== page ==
Foreign Body Ingestion in Dogs

A foreign body is an item that originates outside the body. Larger or irregularly shaped objects may get stuck somewhere along the digestive system and result in your dog needing urgent veterinary attention. Certain breeds are over represented as they are renowned indiscriminate eaters (eg Labradors), with younger dogs and puppies also having a higher incidence. 

The location and degree of obstruction of the foreign body will determine the presenting signs, the likely prognosis as well as the most appropriate course of action. It is very important that you contact your vet as soon as you know or even suspect that your pet has eaten a foreign body, so that they can advise you on the most appropriate course of action.

Common objects swallowed

Some of the more common foreign bodies that cause a problem in a dog’s gastrointestinal system include:

  • corn cobs
  • sticks
  • bones
  • string
  • balls
  • fishing hooks
  • stone fruit pips
  • toys
  • socks/stockings

What happens when a foreign body is ingested?

Some objects are small and smooth enough to pass right through the gut without causing a problem.  Larger objects get stuck along the gut and block any food from getting through initially causing your dog to vomit. Another problem arises due to the peristaltic (or squeezing) motion of the muscular gut wall as it tries to push the foreign body along.  If the object is not removed the pressure builds up around it resulting in the blood supply to the gut wall being compromised, then becoming devitalised, the gut wall ruptures and bacteria and ingesta entering the abdomen and causing severe pain, peritonitis, shock and eventual death.

A linear foreign body (eg a string) may be caught in the mouth but start to travel through the intestines. This results in the intestines starting to bunch up and there is a high risk of the string cutting through the intestines.  This situation is seen as an emergency and ingestion of this sort of foreign body should be referred to your vet as soon as possible.

Signs and symptoms

The clinical signs observed vary significantly and depend on the degree of obstruction, location, duration, and type of foreign body. Commonly noted signs include:

  • vomiting/regurgitation
  • lethargy
  • loss of appetite
  • abdominal pain
  • dehydration
  • drooling
  • diarrhoea (+/- blood)
  • evidence of the foreign body (ie bone stuck in mouth)
  • increased respiratory rate (due to pain)

What to do 

It is important that you contact your vet straight away to let them know that this has happened. Even if you are suspicious that your dog might have eaten something, it is important to call your vet as doing nothing could result in your dog being very unwell.  You will receive advice as to the risk of the object getting stuck as well as the most appropriate course of action.  Often a visit to the vet is the next step to examine your dog.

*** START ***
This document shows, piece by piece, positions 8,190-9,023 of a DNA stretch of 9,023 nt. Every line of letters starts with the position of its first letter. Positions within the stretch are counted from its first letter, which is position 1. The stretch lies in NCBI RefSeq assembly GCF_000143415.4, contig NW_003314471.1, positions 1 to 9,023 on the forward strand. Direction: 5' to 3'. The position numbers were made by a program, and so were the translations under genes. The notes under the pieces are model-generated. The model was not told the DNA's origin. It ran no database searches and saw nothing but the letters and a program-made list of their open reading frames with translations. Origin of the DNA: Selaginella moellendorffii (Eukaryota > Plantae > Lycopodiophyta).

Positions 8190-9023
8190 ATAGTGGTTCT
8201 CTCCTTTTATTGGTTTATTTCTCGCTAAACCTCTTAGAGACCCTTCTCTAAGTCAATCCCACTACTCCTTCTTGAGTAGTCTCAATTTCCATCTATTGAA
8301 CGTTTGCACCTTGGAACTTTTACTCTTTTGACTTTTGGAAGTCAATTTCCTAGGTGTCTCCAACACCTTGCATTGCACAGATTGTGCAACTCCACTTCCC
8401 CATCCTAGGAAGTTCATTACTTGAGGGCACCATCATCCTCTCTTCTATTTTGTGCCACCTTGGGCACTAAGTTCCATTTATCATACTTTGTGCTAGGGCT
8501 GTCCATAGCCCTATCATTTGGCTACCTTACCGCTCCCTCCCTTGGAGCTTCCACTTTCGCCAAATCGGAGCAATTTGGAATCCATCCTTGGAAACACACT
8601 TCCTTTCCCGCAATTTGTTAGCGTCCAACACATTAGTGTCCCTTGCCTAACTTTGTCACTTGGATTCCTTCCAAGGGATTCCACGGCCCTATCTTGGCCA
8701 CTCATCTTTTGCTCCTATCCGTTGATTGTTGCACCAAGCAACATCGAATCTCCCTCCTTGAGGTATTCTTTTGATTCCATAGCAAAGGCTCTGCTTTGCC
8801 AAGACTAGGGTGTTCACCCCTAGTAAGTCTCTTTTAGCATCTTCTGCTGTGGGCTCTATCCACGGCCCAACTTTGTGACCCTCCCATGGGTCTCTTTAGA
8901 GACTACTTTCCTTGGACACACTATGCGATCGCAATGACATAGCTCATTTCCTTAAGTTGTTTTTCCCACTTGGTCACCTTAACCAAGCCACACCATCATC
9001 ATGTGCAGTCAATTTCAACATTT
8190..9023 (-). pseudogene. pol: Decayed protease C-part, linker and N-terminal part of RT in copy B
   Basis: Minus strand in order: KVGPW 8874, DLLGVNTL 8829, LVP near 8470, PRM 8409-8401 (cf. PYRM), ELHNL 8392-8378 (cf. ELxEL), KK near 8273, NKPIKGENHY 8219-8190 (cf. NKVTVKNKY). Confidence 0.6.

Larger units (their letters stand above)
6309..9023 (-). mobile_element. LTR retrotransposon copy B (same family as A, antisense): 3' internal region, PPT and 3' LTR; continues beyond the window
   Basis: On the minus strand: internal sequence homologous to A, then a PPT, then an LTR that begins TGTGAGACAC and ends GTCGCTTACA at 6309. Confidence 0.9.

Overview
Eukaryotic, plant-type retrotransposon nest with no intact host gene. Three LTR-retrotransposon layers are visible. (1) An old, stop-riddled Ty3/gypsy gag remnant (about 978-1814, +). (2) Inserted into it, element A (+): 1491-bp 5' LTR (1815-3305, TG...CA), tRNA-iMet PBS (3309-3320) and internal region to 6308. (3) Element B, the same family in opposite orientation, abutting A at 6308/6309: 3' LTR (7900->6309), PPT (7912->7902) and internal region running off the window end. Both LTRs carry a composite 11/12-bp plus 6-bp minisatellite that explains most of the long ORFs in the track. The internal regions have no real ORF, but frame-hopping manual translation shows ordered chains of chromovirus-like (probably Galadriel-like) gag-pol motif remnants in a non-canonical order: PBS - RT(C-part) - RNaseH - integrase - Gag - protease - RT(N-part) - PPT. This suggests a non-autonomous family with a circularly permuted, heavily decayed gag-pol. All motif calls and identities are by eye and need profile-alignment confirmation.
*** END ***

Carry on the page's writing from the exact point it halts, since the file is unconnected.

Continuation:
Vet diagnosis 

Once the clinical examination, symptoms and the information about the foreign body and where it is likely to be lodged is collated, your vet will be able to inform you of what is required to treat your pet.

If your pet is otherwise well and has just ingested the object (and it is safe to do so), your vet may be able to give your dog some medication to make them vomit thus preventing a possible blockage further down the intestines.  An object caught in the mouth eg a bone caught on a tooth may be easily removed in a consult or under a sedation or light anaesthesia if it is uncomfortable.  Other times if the object is small enough it is possible to monitor your dog’s appetite, clinical signs and stools to ensure the foreign object has passed through safely.

Your pet may require a blood test to rule out other causes of the clinical signs as well as checking for electrolyte imbalances, degree of dehydration and other problems related to foreign bodies. Intravenous fluids will help to rehydrate your pet and help them to feel a bit better also.

Your vet may recommend abdominal x-rays to get a better idea of what is happening in the abdomen.  They will look for the foreign body as well as changes in the gas pattern within the intestines (suggestive of a blockage).  The foreign body won’t always be obvious and sometime a contrast agent or barium study is recommended as this can outline a foreign body or highlight a blockage.  An abdominal ultrasound can also be useful to diagnose an intestinal foreign body and guide treatment.

A foreign body located in the oesophagus may be diagnosed and possibly removed via a flexible endoscope (a small tubular camera placed down the oesophagus).  Alternatively prompt surgery may be recommended to remove the foreign body from the intestines to prevent blockage and possible serious sequelae.  The longer the foreign body is present the more problematic is the outcome.  Sometimes a section of the bowel may need to be removed as it is seen to be unhealthy and likely to breakdown post-surgery.  A ruptured gut and resulting peritonitis carries with it a much poorer prognosis than if the foreign body is dealt with earlier.


There are a few things that you can do to stop your dog ingesting foreign bodies:

  • keep commonly ingested things out of reach
  • clear things from your garden eg. stones, sticks, stone fruit
  • prevent access to rubbish
  • keep your dog on a lead when out walking
  • avoid feeding your dog bones. Please speak to your vet about alternative ways to keep your dog’s teeth clean. Read our Dental Homecare article.

If you suspect or have seen your dog eat a foreign body of any kind or if you have noticed your dog have any of the clinical signs, it is important that you contact your local vet and receive prompt treatment to have the foreign body removed or receive information on how best to manage the situation.